Lessons Learned: From Growing Pains To Capital Gains

Jevin Sackett - Growing PainsThere’s an ancient Chinese proverb that the ‘journey of a thousand miles begins with a single step’. I was reminded of that well-known adage when reading that this week marks National Small Business Week.


Of course, every company regardless of its size, initially began as an entrepreneurial ‘journey’ of a single step that—through hard work, determination, innovation and perhaps a little good luck/timing—grew into an established business. It’s been almost 20 years since my father and I co-founded National Credit Center (NCC) based upon the idea of supplying technology and credit reporting products to the automotive industry; today, those first few ‘single steps’ of our long business journey have led to NCC becoming the nation’s second largest provider of credit data to the auto sector.


NCC’s success allowed us to expand into additional business sectors and today—in addition to the automotive sector–Sackett National Holdings’ subsidiaries SettlementOne, PeopleFacts and Sperian Energy are leaders in the financial services, employment screening and retail energy sectors, respectively.


As one does during the course of any long journey, I’ve learned a great many business lessons in the ensuing years since the founding of NCC. Growing a start-up business into a multi-state, multi-industry company takes a great deal of time and effort on the part of both management and our employees.


So to commemorate Small Business Week–and with thoughts of the thousands of American entrepreneurs with their own dreams of seeing their small start-up grow into a successful business such as SNH—I’d like to offer five of the top lessons I’ve learned about what it takes to take a start-up from ‘growing pains’ to capital gains:


  • Be Determined…But Not Rigid: Any smart businessperson knows that building a successful business requires developing a detailed business plan. However, the old expression about how the ‘best laid plans of mice and men often go awry” holds true in the business world, and while it’s important not to let events re-shape your corporate ‘vision’, it’s also vital that entrepreneurs remain flexible enough to adapt that plan as changing events require.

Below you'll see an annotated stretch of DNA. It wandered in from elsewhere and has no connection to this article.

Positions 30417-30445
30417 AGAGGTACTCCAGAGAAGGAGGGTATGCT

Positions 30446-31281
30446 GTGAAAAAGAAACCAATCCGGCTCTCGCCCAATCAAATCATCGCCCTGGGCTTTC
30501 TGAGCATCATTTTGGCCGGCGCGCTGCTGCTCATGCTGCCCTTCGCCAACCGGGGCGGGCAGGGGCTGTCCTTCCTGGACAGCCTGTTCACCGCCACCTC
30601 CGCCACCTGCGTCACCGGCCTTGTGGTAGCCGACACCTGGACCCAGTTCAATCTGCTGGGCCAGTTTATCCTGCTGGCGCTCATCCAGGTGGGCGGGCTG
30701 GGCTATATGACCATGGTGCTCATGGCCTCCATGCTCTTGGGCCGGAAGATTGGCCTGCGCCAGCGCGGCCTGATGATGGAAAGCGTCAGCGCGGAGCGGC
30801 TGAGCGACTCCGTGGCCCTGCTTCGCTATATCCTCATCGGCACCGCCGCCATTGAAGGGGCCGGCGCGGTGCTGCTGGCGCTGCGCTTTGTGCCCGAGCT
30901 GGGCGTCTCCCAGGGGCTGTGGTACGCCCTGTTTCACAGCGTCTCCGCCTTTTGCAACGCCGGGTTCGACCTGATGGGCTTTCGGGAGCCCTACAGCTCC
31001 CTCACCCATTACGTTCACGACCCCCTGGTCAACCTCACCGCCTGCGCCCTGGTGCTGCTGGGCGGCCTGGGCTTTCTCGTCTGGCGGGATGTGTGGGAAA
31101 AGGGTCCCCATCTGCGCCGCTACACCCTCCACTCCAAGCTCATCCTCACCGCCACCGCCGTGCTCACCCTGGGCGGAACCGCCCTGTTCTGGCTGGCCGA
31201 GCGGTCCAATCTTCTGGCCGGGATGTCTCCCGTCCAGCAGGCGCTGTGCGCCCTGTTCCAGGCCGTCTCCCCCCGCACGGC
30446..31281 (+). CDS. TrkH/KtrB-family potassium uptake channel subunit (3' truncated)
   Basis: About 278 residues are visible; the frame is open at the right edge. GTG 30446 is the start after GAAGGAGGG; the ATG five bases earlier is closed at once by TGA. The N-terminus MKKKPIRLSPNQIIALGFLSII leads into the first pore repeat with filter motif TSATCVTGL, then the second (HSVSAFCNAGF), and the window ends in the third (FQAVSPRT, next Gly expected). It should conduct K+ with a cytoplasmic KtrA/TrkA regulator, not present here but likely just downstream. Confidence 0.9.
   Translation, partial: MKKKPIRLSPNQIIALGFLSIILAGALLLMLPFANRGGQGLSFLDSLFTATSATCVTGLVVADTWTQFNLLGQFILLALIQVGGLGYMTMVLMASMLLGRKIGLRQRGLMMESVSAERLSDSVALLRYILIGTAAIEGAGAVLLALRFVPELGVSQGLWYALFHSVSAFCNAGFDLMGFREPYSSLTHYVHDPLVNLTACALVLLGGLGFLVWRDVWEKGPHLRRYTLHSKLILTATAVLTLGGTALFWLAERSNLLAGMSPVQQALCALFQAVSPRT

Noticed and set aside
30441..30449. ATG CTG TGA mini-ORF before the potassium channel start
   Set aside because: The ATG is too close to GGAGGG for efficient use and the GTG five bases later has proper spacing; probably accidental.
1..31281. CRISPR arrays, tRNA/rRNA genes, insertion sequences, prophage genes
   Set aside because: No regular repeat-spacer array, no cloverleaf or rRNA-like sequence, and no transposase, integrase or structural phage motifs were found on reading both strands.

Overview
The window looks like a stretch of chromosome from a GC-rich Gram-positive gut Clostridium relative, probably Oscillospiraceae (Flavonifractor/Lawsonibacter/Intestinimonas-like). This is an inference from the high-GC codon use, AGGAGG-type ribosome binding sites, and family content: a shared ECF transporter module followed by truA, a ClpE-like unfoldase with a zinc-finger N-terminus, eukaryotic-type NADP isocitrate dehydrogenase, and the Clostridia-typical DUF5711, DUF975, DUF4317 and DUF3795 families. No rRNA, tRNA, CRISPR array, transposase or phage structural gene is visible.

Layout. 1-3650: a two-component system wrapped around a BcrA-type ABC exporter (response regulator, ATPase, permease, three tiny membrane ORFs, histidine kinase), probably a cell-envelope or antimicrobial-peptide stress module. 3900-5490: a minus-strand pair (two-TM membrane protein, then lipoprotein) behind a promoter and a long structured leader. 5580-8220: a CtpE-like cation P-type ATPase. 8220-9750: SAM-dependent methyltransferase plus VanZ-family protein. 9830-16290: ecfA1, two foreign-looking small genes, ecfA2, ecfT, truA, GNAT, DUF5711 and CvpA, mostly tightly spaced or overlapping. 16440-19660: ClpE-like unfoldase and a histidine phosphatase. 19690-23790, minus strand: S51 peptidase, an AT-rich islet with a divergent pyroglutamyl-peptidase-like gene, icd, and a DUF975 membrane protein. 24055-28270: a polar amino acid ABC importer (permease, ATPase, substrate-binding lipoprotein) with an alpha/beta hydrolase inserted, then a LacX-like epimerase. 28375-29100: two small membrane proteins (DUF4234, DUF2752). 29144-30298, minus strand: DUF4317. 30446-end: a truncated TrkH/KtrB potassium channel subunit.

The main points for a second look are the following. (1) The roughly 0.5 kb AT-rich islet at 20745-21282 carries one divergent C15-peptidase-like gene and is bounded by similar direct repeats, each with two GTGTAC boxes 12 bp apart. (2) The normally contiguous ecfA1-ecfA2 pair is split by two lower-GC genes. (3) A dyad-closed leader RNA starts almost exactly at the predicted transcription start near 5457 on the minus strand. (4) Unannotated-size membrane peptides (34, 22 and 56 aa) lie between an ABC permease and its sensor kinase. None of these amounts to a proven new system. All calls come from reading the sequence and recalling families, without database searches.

• Don’t Just Hear, Listen: Business owners, especially those with new start-up businesses, are apt to receive a great deal of advice on how to succeed—some solicited, some not. But smart businesspeople know that there’s a great deal they don’t know about both operating and growing a business; that’s never truer than in the earliest years of operation. So it’s a wise move for entrepreneurs to actually listen to advice that is proffered, even if it’s sometimes unsolicited, and especially if it is from others with more experience than themselves. Even if you choose to ultimately not take the advice, you can still learn a great deal from the experiences of others.


  • There’s No Place For Pride: Entrepreneurs, by their very nature, tend to be risk takers and individuals who take pride in their decision-making skills. The vast majority of the time, those are great and important qualities to have in business. But being too prideful—or unwilling to ask for advice or other assistance—can also hinder your start-up’s long-term chances to succeed. Everyone needs a helping hand now and then, especially in the early years of a business; don’t be afraid to temporarily put your pride aside if it will, ultimately, help you reach your long-term goals. Once you’re more established, you can then ‘pay it forward’ by helping out someone else who may be just beginning their journey.


  • Hire Only The Best Available Staff (within your means to do so): When your company is just starting out, you’re likely working with limited resources, and thus hoping to save wherever possible. That’s reasonable and understandable. But one ‘cost’ you should not scrimp on is hiring the best available staff—within your budget. Sure, you may not be able to afford to hire someone with as much experience as you might like to; but young businesses are also the most vulnerable. As a new business owner, you’ll have enough to worry about without adding questions about the reliability and skills of your new hires to that list.


  • Keep Your Eyes On ‘The Prize’: One of the few things you can be certain about when starting a small business is that there will be unforeseen problems and challenges early on. It’s easy—and only human—to sometimes get discouraged by the challenges, bureaucracies and disappointments that can and likely will arise. But the good news is that one of the most universal traits shared by entrepreneurs is perseverance; don’t let a few letdowns come between you and your dream to build a successful business.  Keep your eyes on that prize!


Although it’s been several years since I was involved with operating what could be called a ‘small business’, I still remember all the challenges we faced in those early years and empathize with those who face similar challenges of their own today.


And so, during this Small Business Week, I offer not only advice but my best wishes for success to those entrepreneurial men and women risking it all in pursuit of their own American Dream.